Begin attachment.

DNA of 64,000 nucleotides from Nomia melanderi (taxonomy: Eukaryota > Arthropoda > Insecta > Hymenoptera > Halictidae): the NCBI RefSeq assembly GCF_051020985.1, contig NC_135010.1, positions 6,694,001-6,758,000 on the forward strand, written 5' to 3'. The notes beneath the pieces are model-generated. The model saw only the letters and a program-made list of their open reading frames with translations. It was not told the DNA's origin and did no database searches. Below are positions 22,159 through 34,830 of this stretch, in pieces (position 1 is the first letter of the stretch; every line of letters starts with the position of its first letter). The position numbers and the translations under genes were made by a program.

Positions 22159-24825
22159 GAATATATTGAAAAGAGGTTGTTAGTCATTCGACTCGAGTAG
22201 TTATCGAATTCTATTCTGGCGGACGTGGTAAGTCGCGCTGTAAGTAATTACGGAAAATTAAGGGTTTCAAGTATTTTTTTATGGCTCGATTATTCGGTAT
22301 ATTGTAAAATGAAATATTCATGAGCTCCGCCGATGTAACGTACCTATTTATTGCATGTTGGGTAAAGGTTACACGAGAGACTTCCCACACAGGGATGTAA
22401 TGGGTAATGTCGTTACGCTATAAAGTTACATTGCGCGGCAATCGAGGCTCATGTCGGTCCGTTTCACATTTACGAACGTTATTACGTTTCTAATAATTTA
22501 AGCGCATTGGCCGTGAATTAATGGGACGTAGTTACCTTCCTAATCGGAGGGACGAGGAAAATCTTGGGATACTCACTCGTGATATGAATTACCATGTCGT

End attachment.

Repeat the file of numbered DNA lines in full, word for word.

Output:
DNA of 64,000 nucleotides from Nomia melanderi (taxonomy: Eukaryota > Arthropoda > Insecta > Hymenoptera > Halictidae): the NCBI RefSeq assembly GCF_051020985.1, contig NC_135010.1, positions 6,694,001-6,758,000 on the forward strand, written 5' to 3'. The notes beneath the pieces are model-generated. The model saw only the letters and a program-made list of their open reading frames with translations. It was not told the DNA's origin and did no database searches. Below are positions 22,159 through 34,830 of this stretch, in pieces (position 1 is the first letter of the stretch; every line of letters starts with the position of its first letter). The position numbers and the translations under genes were made by a program.

Positions 22159-24825
22159 GAATATATTGAAAAGAGGTTGTTAGTCATTCGACTCGAGTAG
22201 TTATCGAATTCTATTCTGGCGGACGTGGTAAGTCGCGCTGTAAGTAATTACGGAAAATTAAGGGTTTCAAGTATTTTTTTATGGCTCGATTATTCGGTAT
22301 ATTGTAAAATGAAATATTCATGAGCTCCGCCGATGTAACGTACCTATTTATTGCATGTTGGGTAAAGGTTACACGAGAGACTTCCCACACAGGGATGTAA
22401 TGGGTAATGTCGTTACGCTATAAAGTTACATTGCGCGGCAATCGAGGCTCATGTCGGTCCGTTTCACATTTACGAACGTTATTACGTTTCTAATAATTTA
22501 AGCGCATTGGCCGTGAATTAATGGGACGTAGTTACCTTCCTAATCGGAGGGACGAGGAAAATCTTGGGATACTCACTCGTGATATGAATTACCATGTCGT